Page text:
This rather lengthy introduction was meant to do more than alert you as to the existence of these wonderful products, but also to act as prelude for this recipe that you definitely need in your life. It comes from the book
Wicked Good Burgers: Fearless Recipes and Uncompromising Techniques for the Ultimate Patty by Andy Husbands. If you are a burger lover like I am, you have to go get it, and I am talking NOW! The Fifth Dimension Powder recipe contained within the taste-tempting pages of this fantastic book is going to turn your burgers, whether grilled outdoors or cooked inside on top of the stove, into taste sensations.

How often have you dined at a burger place and wondered why it is that their burgers taste so much better than yours? I mean, come on, it's a beef patty, am I right? How can they vary so much? Sure, there are different cuts of meat, but my guess is that the burger you're having out somewhere, unless it's a high-end restaurant, is probably a lesser quality meat than what you have at home. The difference is taste. The difference is adding flavor without altering the texture of the meat, and powdered flavoring is how you do it.

You have to try this recipe for Fifth Dimension Powder. Once you do, you are going to find yourself adding it to everything. It is going to make such a huge difference that you will wonder where it has been all your life. I don't think I have ever been as excited about a recipe as I am this one. While you’re licking your chops, head on over to Amazon and buy
the book.  Need I mention the upcoming holidays?

Fifth Dimension Powder

6 tablespoons Porcini Powder
2 tablespoons onion powder
2 tablespoons garlic power

Place all ingredients into a small bowl and mix thoroughly. Pour into airtight jars and seal. This will keep at room temperature for up to 6 months. Use 1 generous tablespoon powder per pound of ground beef to make the most delicious burgers!

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Tuesday, October 24, 2017

Dead Guy Stew with Skull Cornbread & VooDoo Butter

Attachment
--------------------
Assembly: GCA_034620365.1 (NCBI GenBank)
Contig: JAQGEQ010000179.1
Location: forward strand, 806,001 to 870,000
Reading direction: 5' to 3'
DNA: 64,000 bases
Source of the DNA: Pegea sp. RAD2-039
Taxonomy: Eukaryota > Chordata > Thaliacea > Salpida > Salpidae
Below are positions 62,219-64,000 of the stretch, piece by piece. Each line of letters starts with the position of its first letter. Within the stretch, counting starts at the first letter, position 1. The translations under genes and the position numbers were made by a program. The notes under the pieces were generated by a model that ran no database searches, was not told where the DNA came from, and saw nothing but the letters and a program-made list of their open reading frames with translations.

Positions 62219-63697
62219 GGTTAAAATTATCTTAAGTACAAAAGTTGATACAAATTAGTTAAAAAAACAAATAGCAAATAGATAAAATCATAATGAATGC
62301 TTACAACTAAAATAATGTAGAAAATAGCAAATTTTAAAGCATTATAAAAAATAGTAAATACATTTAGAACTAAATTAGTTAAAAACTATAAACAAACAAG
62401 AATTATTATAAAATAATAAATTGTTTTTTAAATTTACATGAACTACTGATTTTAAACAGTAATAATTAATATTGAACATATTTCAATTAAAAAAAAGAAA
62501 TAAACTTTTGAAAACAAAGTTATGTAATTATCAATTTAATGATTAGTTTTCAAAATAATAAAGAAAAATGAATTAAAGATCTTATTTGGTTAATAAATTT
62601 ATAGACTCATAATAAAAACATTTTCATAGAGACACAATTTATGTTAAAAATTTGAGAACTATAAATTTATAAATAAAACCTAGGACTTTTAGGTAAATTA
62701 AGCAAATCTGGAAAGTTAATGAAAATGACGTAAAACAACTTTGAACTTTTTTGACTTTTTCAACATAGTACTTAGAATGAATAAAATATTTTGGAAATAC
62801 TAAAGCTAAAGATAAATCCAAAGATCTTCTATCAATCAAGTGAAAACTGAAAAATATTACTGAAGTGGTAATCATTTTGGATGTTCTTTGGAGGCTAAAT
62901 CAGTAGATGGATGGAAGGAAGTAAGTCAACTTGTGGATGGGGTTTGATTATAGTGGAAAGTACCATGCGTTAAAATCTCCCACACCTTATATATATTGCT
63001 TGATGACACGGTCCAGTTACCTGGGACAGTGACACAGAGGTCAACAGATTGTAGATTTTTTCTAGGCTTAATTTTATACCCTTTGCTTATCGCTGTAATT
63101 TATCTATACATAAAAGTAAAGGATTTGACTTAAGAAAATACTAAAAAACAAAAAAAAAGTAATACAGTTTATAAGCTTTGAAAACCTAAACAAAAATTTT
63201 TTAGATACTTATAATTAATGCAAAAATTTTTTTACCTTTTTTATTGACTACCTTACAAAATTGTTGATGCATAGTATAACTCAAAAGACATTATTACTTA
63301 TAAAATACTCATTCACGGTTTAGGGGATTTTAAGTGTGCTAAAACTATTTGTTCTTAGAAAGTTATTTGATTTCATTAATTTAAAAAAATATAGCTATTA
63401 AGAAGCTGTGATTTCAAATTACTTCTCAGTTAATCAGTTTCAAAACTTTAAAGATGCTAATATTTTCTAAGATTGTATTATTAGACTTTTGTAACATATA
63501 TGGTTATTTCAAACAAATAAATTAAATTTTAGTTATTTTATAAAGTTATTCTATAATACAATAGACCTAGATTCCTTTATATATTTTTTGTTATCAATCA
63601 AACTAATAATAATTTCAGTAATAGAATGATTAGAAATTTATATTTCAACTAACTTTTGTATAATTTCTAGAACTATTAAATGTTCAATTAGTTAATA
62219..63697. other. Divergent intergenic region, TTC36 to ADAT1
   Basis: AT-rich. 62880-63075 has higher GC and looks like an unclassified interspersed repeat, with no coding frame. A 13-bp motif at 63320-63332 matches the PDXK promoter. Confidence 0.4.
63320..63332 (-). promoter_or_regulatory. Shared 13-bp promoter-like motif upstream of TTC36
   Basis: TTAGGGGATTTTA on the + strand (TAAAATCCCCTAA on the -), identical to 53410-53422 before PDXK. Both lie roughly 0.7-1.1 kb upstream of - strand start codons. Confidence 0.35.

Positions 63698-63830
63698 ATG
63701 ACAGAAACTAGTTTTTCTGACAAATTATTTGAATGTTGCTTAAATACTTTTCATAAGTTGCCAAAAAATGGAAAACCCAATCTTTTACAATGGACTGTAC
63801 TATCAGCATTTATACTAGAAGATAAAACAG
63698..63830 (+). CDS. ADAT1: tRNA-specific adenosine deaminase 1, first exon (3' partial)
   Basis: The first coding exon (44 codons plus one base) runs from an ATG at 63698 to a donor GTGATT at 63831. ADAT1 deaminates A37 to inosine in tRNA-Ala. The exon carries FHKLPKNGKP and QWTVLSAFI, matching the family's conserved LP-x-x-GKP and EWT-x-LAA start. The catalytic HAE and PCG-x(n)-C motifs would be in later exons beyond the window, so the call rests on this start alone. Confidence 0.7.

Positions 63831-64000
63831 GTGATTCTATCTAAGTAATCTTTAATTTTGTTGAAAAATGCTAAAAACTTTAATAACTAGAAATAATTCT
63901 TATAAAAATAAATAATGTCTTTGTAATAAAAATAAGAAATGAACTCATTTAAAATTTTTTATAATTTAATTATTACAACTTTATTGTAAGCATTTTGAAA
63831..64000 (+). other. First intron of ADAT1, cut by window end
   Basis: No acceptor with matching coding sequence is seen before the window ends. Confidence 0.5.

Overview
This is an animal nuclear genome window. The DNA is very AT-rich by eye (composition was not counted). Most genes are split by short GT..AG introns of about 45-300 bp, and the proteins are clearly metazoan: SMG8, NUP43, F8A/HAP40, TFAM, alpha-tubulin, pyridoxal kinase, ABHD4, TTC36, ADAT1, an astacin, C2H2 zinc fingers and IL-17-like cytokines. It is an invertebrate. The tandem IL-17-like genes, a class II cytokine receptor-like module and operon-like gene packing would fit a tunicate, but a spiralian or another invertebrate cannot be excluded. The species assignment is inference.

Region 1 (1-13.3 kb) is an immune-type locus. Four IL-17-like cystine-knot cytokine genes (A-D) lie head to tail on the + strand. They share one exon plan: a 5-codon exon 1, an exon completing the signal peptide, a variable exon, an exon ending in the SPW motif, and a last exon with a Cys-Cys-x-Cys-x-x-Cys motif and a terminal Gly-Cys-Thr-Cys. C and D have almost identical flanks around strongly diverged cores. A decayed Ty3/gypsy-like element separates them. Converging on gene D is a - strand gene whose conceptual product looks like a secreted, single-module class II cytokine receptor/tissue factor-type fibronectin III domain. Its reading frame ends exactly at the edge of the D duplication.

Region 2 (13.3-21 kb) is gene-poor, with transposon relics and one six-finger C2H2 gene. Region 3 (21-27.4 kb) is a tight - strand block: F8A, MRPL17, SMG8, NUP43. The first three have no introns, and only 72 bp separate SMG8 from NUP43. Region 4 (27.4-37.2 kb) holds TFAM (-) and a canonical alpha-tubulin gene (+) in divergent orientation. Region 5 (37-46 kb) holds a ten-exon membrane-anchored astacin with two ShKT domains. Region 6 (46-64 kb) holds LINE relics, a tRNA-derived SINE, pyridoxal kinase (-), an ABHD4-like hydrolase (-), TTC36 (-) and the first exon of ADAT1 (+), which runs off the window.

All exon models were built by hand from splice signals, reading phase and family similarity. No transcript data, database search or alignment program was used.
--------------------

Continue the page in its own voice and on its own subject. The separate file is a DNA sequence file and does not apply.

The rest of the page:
I must confess that I am a sucker for packaging, particularly when it comes to the liquor department at my local market. I cruise those aisles every week, even though it's not all that often that I come home with something. Last week a bottle of Dead Guy Ale from Rogue caught my eye. I don't drink ale, mind you, but I had to get a bottle of Dead Guy (Okay, I also got some cans, if you must know.), because I could only imagine how delicious it would be in a soup or stew. How perfect, I thought to myself, would it be to include this in a recipe for Halloween or Day of the Dead, and thus my Dead Guy Stew was born.
In thinking about the Day of the Dead holiday, Mexican in origin, I knew I wanted a stew that was not only rich in taste, but with a nod to the taste of Mexican food rather than a good old-fashioned American variety. I rummaged through my pantry, and pulled out every item that I would normally use in Mexican food, and set to work creating my stew.
Here is the end result, and it is delicious!If your family enjoys a nice hearty stew for dinner, and love the spices of Mexico, they are going to love this too. Naturally, with the holiday in mind, and because I tend to serve stew withcornbread, I did so using my corn my skull mold pan with excellent results, as you can see. Then, using a smaller skull mold I made something with which to slather that delicious cornbread that I decided to call VooDoo butter, named for the spices used.

You can find the recipes below.
Dead Guy Stew

1 16-ounce can refried beans
1 cup Rogue Dead Guy Ale
1 3-pound chuck roast, cubed
1 large onion, diced